2021 has been marked with deadly natural disasters around the world. The talk about the fight for climate change and environmental reforms have never been this present in our life as it is today.
A new horizon
A certain wind of change is rising around the world. Heatwaves and floods are causing large-scale damages across the North Hemisphere and affecting the population. Despite all these recent events, politicians are not doing enough to prevent future calamities.
Changes in mentality but not in politics
In Germany, the upcoming chancellor election in September of this year saw the rise of the Green German party, and Annalena Baerbock, their candidate. Moreover recent polls show the party to be the second voting force at 18%, a 10% increas
e compare to the 2017 election. However, they are still behind the main force the CDU (Christian Democrat Union) .The recent floods in the country that cost the life of more than 200 people and billions of dollars in structural damages are rising concerns for the region.
However frontrunner to succeed Angela Merkel as next chancellor, Armin Laschet, of the CDU has sparked outrage. He was caught on camera laughing while the president was delivering a solemn speech next to fallouts of the floods. In addition, the goal to lower the emission of 70 percent by 2030 seems beyond impossible with strong support for the fossil fuel industry by the CDU. This raised the question regarding politicians taking the fight for climate change seriously.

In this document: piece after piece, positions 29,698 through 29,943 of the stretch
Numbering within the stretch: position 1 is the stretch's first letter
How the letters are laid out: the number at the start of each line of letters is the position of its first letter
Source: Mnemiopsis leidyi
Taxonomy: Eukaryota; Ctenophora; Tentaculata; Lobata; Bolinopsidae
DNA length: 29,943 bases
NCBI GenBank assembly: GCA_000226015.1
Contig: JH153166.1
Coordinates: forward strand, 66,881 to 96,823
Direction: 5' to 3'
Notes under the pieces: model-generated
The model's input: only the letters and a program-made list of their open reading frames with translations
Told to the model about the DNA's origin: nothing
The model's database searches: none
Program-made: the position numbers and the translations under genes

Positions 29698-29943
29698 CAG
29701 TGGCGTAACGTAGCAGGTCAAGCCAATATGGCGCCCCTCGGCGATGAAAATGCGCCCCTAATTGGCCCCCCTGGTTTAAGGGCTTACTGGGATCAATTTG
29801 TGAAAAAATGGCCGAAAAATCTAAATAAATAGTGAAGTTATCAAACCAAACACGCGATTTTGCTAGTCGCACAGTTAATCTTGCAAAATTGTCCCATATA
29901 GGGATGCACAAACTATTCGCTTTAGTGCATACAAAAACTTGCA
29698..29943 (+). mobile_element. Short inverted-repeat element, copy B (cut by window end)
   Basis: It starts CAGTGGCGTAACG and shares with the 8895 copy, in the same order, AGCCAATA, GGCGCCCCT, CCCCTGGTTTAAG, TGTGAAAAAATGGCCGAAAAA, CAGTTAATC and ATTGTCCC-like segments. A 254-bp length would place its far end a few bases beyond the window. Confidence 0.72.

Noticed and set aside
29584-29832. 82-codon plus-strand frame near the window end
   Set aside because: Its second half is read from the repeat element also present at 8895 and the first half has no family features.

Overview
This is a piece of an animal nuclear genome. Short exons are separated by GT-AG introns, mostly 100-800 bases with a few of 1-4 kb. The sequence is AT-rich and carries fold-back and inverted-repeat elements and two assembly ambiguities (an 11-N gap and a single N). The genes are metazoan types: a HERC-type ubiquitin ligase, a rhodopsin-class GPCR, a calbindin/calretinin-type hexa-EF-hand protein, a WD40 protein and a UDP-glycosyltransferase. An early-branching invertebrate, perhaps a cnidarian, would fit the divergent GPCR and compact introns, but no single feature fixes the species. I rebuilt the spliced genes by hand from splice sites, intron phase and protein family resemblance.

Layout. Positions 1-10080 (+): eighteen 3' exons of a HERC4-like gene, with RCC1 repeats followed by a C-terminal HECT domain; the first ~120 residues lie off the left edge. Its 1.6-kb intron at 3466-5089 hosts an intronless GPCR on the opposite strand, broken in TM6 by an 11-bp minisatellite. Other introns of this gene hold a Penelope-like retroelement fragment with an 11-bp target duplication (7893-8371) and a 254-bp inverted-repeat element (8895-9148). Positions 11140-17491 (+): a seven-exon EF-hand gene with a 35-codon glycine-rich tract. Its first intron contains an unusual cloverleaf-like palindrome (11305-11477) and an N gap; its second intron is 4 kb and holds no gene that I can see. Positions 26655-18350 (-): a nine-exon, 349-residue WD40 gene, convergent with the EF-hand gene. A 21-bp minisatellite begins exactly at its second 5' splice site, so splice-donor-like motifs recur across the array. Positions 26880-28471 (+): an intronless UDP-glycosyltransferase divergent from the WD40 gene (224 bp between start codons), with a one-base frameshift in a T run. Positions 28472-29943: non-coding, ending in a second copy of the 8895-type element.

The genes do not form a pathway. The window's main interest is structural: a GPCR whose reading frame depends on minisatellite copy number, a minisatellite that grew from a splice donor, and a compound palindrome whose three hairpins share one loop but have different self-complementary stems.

“lacking in decency and appalling in which the candidates show their true colours […] Today is such a moment.” Lars Klingbeil (SDP general secretary) said.
The Green Shamrock
In Ireland the fight for the environment saw a gleam of hope with their recent win at the Dáil Éireann (Lower House), and took twelve seats in the 2020 general election. This was the best result for the party in its history. Moreover, this gave them a voice to form a coalition since no party has won enough seats to call a majority. Furthermore, this gives great hopes for future environmental reforms in Ireland. However, the politicians did not follow through their promises.
A year later, in 2021 the party still hasn’t made any concrete steps for environmental policies, and has even hindered their own prepared bill. Additionally, members within the party were not happy with the changes in the bill as it was seen as less effective.
The fight for climate change in Ireland is also taking a difficult path with a weak and unstable coalition. Furthermore the recent position by Catherine Martin (one of the deputy leaders of the Green Party) going against the party leader Eamon Ryan, is threatening the stability of the Greens.
Despite recent surge of Green parties around Europe, it seems the effort to fight for climate change is slow, as no party looks to have enough power to make any concrete changes. The election in Germany in 2021, and in France in 2022 will be good indications for change and fight climate change.